For now, if you’ve been fully vaccinated:

  • You should still take steps to protect yourself and others in many situations, like wearing a mask, staying at least 6 feet apart from others, and avoiding crowds and poorly ventilated spaces. Take these precautions whenever you are:

  • You should still avoid medium or large-sized gatherings.

  • If you travel, you should still take steps to protect yourself and others. You will still be required to wear a mask on planes, buses, trains, and other forms of public transportation traveling into, within, or out of the United States, and in U.S. transportation hubs such as airports and stations. Fully vaccinated international travelers arriving in the United States are still required to get tested within 3 days of their flight (or show documentation of recovery from COVID-19 in the past 3 months) and should still get tested 3-5 days after their trip.

  • You should still watch out for symptoms of COVID-19, especially if you’ve been around someone who is sick. If you have symptoms of COVID-19, you should get tested and stay home and away from others.

  • You will still need to follow guidance at your workplace.

 

Click here to read the full guidance from the Centers for Disease Control and Prevention (CDC).

 
 
 

How Do the Vaccines Work?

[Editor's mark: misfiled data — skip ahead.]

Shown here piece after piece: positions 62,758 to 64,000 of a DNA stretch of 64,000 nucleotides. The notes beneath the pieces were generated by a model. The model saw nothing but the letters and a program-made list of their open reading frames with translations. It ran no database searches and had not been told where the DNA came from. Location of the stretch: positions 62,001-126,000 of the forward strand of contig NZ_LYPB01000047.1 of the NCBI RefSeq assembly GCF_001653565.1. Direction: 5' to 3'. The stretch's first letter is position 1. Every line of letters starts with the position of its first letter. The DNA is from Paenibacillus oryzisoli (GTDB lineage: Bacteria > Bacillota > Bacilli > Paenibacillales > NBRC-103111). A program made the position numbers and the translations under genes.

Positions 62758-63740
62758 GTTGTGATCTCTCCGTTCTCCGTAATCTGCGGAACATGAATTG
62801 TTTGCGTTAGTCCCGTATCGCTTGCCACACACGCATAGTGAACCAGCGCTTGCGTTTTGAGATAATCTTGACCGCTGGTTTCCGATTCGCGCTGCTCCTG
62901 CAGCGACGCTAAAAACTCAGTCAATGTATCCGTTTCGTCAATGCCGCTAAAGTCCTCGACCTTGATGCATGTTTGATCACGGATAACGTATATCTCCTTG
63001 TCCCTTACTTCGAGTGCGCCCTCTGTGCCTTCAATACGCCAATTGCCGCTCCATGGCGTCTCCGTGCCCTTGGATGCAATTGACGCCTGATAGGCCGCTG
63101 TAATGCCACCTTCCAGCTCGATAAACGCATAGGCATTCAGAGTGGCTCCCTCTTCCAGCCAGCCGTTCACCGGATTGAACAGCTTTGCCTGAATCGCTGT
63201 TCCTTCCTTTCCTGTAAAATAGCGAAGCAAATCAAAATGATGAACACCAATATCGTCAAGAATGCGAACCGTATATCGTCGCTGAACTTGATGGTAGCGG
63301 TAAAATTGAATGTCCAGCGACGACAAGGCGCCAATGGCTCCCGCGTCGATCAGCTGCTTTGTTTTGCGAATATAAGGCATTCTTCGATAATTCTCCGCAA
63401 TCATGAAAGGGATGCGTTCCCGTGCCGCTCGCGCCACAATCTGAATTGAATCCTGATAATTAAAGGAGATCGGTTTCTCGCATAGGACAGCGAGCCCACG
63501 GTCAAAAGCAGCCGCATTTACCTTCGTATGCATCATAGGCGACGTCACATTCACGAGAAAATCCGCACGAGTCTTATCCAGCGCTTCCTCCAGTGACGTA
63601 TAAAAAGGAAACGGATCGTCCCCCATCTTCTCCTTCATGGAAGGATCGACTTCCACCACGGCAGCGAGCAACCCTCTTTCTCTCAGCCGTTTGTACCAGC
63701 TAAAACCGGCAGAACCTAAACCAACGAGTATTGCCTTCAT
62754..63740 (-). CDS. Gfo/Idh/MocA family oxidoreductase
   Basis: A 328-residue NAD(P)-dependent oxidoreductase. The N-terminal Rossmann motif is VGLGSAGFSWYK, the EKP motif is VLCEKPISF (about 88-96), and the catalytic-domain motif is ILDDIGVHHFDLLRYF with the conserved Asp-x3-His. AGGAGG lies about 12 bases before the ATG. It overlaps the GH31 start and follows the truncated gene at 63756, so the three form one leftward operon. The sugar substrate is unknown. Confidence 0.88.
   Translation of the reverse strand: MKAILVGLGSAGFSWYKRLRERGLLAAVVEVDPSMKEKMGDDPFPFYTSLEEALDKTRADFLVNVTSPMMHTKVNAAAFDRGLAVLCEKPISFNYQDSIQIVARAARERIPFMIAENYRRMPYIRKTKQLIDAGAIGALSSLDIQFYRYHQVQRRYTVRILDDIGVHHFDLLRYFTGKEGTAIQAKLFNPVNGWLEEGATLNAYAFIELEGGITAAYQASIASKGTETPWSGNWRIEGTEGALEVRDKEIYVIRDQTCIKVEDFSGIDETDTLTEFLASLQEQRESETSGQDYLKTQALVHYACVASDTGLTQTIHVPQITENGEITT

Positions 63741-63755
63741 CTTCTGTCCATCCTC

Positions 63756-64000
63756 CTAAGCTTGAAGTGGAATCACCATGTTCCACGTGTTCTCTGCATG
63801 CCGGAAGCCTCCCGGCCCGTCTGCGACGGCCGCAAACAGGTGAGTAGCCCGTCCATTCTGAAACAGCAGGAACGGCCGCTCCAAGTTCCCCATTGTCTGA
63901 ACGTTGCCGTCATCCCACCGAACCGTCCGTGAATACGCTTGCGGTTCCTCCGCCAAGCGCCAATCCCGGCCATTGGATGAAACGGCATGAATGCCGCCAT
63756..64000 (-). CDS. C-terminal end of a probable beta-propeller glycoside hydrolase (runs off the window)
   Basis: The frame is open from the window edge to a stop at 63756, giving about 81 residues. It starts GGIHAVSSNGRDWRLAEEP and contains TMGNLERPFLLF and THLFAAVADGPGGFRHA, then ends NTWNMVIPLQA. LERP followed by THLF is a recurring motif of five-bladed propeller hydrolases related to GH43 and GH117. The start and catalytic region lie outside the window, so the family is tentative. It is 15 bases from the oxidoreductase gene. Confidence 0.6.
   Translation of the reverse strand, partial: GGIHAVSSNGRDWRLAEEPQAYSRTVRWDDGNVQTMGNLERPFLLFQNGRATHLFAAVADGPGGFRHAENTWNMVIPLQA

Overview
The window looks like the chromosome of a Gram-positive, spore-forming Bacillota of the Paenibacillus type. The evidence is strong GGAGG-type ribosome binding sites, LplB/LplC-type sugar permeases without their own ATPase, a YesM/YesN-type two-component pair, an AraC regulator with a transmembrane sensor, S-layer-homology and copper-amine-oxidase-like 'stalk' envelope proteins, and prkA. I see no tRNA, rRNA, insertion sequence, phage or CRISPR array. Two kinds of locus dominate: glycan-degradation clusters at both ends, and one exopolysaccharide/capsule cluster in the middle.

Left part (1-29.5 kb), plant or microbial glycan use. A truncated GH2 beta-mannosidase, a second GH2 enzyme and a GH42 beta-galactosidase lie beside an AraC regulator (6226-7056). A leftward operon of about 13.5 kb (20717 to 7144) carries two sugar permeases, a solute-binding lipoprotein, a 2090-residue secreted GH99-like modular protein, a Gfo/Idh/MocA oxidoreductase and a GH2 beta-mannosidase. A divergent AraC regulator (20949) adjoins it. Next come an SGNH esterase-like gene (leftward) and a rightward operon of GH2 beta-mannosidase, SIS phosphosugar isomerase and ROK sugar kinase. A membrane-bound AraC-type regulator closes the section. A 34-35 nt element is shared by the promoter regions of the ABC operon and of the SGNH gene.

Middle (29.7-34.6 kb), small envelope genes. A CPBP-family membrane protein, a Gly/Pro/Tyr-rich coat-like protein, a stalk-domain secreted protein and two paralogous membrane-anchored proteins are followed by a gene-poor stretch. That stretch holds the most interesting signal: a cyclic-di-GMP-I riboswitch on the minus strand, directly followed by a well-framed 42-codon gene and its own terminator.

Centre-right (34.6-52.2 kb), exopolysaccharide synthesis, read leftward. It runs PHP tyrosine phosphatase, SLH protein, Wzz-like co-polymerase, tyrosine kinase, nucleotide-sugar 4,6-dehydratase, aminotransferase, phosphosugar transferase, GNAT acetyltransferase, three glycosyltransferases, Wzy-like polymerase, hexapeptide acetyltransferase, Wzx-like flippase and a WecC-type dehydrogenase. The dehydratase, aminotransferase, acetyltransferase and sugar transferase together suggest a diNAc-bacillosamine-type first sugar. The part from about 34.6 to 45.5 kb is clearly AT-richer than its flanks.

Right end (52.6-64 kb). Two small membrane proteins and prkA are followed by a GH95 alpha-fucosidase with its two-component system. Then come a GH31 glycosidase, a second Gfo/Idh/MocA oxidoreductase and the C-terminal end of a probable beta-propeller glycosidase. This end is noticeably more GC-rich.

The Pfizer and Moderna vaccines use messenger RNA (mRNA) to teach the body's cells to produce antibodies to protect you from COVID. Both of these vaccines require two doses. The Johnson & Johnson vaccine is what is called a “viral vector vaccine.” It uses a modified version of a different (and harmless) virus to deliver important instructions to our cells to fight infections. The Johnson & Johnson vaccine only requires one dose. The vaccines teach  our bodies how to protect us against future infection with the virus that causes COVID-19.  

Are the Vaccines Safe?

Yes. Although the vaccines were developed in record time, they have gone through the same rigorous Food and Drug Administration (FDA) process as every other vaccine, meeting all safety standards. No steps were skipped. In fact, the state of California added another step by creating its own safety-review committee. Millions of people have been safely vaccinated around the world already. Click to learn more.

To ensure that every dose of COVID-19 vaccine provided in our county is safe for patients, CCHS is temporarily pausing its use of the Johnson & Johnson (Janssen) vaccine while federal regulatory agencies examine new information about a possible, rare side effect that can cause blood clots. CCHS continues to administer the other vaccines approved for emergency use in the U.S. from Pfizer and Moderna.

Even as vaccines become more widely available, it’s critical that you continue to protect yourself from COVID-19:

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Wear a face covering

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Keep at least 6 feet apart from others

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Avoid crowds

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Wash your hands often